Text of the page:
It's getting harder and harder to figure out Premier Gordon Campbell's opposition to photo radar.
The statistics suggest the Liberals' decision to cancel photo radar in 2001 has cost about 50 lives a year and thousands of injuries. Tragedies for the individuals and their families; a waste of human potential; and a major health-care cost.
Campbell is seen as a pretty pragmatic politician - look at the big swings on First Nations and climate change. You'd expect him to accept the reality that photo radar works. Crashes and deaths are both reduced.
I attributed the reluctance to an unwillingness to admit a mistake and the fear of a public backlash.
But last month Ipsos-Reid asked British Columbians how they felt about photo radar and red-light cameras.
The support was overwhelming for both, surprising even for those - like me - who figured the public recognized the common-sense benefits of deterring speeding drivers.
The poll, done for the Canada Safety Council, asked people across Canada about the devices.
Almost 90 per cent of British Columbians, and 84 per cent of Canadians, supported the use of photo radar in school zones.
Almost three out of four British Columbians supported the use of photo radar on highways, compared with 69 per cent of Canadians. And 84 per cent of British Columbians supported red-light cameras.
So there's no risk of a real political problem. In fact, it seems the public would welcome a measure that made life safer for their families.
It all makes the refusal to act baffling.
The evidence is overwhelming that photo radar works.
Before B.C. introduced photo radar in 1996, an average of 510 people had died annually in the five preceding years.
For the almost six years photo radar was in operation, the average annual death rate was 412 - almost 100 fewer lives lost per year to crashes.
The Liberals acted on their campaign promise and killed photo radar in 2001. And in the next three years, the average number of deaths increased to 449, an average 37 additional deaths per year.
A study done on B.C.'s first year of photo radar found "a dramatic reduction of speed" at deployment sites. "The analysis found a 25-per-cent reduction in daytime unsafe-speed-related collisions, an 11-per-cent reduction in daytime traffic collision victims carried by ambulances and a 17-per-cent reduction in daytime traffic collision fatalities," the study reported.
Almost 20 per cent fewer deaths.
The people who object to the cameras can come up with explanations.
But a major Australian review last year analyzed data from 26 photo radar studies done around the world. The number of crashes was reduced by between 14 per cent and 72 per cent once photo radar was installed, it reported.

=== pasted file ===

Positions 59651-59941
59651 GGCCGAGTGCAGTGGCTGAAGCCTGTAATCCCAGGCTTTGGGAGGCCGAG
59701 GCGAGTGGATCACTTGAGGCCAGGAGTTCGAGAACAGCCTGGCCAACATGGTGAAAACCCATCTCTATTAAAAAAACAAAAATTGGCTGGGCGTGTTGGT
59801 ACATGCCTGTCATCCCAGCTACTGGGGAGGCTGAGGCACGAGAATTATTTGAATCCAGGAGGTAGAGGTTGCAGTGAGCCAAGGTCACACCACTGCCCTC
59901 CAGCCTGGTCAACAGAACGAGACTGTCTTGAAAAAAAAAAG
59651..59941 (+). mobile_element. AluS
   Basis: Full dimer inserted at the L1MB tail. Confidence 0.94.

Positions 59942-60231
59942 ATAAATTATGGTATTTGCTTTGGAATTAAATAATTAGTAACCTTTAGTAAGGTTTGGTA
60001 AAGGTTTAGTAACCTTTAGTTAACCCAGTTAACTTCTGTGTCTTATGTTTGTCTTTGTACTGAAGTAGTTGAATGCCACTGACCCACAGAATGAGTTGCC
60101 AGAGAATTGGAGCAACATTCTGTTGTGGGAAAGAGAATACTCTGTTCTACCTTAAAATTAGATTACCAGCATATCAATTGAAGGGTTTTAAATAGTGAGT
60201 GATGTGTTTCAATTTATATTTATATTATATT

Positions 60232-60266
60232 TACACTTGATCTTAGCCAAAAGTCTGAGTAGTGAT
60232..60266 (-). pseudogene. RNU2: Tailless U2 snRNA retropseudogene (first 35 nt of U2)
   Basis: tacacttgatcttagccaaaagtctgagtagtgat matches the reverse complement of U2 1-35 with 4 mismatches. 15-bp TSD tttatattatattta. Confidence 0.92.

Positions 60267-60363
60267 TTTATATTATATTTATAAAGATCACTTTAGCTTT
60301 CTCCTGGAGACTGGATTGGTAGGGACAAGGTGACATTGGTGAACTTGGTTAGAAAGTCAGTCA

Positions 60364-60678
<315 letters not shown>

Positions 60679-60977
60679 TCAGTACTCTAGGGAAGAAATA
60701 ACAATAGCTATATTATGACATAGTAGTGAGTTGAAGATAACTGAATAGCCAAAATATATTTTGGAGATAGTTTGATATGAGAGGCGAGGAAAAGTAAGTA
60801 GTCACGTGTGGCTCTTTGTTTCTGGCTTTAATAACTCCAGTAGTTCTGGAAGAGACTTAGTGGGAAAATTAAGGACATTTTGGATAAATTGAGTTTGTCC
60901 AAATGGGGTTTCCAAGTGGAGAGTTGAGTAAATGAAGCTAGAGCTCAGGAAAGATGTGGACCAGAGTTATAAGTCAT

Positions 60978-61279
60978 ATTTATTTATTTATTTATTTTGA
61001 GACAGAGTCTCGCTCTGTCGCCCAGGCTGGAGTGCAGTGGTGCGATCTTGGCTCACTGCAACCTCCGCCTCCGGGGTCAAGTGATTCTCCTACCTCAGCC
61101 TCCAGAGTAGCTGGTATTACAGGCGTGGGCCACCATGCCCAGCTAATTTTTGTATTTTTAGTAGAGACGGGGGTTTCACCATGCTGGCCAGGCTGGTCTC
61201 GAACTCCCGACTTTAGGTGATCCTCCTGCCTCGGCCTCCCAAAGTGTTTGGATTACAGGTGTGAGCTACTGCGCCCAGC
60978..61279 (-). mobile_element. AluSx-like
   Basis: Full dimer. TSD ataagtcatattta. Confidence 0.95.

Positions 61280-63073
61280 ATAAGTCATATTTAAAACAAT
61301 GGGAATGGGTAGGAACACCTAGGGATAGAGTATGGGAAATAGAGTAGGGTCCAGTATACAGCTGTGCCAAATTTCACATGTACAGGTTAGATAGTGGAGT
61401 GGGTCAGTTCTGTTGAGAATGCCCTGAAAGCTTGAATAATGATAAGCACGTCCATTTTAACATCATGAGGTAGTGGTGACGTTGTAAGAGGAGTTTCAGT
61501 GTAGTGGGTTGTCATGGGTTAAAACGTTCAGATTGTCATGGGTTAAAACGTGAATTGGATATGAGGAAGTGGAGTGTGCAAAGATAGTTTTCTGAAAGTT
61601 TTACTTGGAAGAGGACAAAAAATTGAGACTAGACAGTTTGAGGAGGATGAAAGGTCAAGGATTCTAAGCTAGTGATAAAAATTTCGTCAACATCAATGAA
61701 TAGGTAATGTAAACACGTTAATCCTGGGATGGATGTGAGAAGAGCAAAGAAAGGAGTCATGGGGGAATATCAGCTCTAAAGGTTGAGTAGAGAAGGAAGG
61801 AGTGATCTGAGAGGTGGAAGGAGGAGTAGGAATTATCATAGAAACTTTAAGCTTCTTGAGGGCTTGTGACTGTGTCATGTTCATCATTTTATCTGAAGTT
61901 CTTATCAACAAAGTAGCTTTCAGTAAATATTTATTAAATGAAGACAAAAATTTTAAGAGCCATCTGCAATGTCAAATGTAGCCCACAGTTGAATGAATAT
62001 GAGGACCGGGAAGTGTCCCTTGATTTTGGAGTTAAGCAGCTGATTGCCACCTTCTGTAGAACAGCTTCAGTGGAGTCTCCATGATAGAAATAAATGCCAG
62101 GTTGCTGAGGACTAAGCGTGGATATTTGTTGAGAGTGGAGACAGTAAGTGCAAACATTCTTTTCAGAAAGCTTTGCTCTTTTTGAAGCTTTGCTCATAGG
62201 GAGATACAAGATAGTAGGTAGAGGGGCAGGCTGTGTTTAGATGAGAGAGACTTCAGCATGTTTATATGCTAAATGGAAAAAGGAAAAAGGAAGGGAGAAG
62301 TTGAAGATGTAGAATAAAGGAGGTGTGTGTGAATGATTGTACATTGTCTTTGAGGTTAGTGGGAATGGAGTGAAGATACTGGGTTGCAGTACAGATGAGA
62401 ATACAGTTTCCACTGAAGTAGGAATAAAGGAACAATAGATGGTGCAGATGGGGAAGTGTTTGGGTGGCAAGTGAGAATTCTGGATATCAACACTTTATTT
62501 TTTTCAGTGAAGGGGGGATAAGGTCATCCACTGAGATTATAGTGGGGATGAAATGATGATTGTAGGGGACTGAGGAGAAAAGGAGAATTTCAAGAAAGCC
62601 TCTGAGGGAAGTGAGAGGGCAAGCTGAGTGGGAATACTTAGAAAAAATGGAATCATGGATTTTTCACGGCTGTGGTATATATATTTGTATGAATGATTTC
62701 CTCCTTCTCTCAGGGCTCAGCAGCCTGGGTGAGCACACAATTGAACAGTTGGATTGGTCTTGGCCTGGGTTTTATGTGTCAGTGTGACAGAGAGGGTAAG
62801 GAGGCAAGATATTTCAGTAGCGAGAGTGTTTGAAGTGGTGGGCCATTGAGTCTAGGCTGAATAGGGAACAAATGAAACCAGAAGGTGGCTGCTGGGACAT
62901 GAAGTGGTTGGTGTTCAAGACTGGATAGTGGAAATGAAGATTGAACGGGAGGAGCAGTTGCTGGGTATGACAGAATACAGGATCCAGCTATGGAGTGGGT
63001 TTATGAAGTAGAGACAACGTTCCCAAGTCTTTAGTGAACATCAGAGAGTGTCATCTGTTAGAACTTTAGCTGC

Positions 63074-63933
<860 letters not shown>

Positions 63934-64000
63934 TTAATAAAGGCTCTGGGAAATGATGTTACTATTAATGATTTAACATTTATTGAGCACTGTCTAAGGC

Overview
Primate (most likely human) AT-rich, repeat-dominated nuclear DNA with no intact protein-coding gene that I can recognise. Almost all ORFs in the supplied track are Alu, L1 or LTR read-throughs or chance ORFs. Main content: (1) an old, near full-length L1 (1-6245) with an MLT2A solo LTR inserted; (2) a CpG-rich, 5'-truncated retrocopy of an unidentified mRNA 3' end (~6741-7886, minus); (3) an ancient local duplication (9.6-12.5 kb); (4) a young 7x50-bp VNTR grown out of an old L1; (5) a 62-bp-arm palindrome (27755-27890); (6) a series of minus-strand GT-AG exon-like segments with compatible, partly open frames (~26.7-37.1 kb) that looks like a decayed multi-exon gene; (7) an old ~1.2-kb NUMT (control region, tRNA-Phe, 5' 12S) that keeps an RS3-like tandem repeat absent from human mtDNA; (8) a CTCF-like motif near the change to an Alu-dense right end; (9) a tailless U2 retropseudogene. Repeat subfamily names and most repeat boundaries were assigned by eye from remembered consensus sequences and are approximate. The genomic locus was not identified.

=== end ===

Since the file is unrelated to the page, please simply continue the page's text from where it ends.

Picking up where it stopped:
Fatalities were reduced by an even more dramatic 40 to 46 per cent - cut almost in half.
Photo radar - or speed cameras, as they're called now - isn't a cure-all. It would be more effective to have increased policing. The survey found that 42 per cent of Canadians thought there should be more traffic enforcement - roadside checks, radar, speed traps and the general visibility of police. Only seven per cent thought there was too much enforcement.
But police officers are expensive. Speed cameras, done right, are cheap. The old B.C. system used vans. Other jurisdictions set up permanent camera boxes in appropriate locations - school zones, stretches of highway with a high rate of crashes. They rotate the actual cameras between sites.
So for very little money, speeds are reduced in dangerous areas, there are fewer crashes and lives are saved.
Sometimes people would get tickets they don't deserve, because they loaned their cars to someone. But most of us would want to know if someone - a child, perhaps - was driving our vehicle at high speed.
The public backs photo radar. It saves lives, reduces health-care costs and protects families.
How long can the government keep saying no?
Footnote: The government hasn't come up with any reason for its position. Solicitor General John Les has even turned down a request for speed cameras on the deadly Patullo Bridge. The RCMP want them; they say enforcement is too dangerous. ICBC and Surrey council say the cameras are needed to save lives.
But the government won't budge.